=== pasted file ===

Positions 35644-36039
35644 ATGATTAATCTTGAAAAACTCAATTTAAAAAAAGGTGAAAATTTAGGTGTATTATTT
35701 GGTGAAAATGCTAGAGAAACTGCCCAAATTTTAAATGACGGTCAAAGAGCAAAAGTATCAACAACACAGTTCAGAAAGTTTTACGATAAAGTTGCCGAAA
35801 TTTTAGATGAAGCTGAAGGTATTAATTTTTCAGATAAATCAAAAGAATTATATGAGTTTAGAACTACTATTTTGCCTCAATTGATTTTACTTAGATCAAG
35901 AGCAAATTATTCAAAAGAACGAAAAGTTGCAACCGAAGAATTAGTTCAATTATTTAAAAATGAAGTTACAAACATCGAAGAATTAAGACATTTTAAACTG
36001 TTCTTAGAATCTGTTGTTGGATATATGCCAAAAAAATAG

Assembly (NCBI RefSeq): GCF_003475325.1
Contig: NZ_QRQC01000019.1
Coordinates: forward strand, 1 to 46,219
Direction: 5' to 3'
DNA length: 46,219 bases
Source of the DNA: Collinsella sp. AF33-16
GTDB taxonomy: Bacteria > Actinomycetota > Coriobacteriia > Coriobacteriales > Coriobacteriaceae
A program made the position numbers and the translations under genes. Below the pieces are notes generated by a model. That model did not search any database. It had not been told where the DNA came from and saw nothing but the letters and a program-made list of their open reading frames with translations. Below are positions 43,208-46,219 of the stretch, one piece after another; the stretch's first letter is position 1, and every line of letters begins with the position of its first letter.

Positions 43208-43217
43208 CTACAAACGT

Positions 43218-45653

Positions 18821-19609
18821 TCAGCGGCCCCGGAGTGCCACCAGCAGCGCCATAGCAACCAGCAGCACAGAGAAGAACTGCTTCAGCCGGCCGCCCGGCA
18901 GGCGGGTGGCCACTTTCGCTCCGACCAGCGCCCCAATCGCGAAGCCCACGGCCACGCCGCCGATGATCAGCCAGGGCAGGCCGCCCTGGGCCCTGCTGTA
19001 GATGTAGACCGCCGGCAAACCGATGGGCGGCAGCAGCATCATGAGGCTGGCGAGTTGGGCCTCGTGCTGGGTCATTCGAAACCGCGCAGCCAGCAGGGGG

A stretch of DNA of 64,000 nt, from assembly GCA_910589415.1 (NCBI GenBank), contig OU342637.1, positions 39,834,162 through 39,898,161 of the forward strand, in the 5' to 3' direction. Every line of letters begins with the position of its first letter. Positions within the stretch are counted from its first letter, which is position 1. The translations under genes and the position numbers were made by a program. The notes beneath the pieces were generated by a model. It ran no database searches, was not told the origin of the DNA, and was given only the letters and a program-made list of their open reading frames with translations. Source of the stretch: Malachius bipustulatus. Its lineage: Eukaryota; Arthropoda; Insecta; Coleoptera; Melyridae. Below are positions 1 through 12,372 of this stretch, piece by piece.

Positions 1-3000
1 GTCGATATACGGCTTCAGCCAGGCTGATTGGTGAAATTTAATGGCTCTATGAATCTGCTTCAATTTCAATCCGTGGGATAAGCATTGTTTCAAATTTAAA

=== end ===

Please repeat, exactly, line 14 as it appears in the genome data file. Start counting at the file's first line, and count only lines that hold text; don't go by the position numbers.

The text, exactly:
A program made the position numbers and the translations under genes. Below the pieces are notes generated by a model. That model did not search any database. It had not been told where the DNA came from and saw nothing but the letters and a program-made list of their open reading frames with translations. Below are positions 43,208-46,219 of the stretch, one piece after another; the stretch's first letter is position 1, and every line of letters begins with the position of its first letter.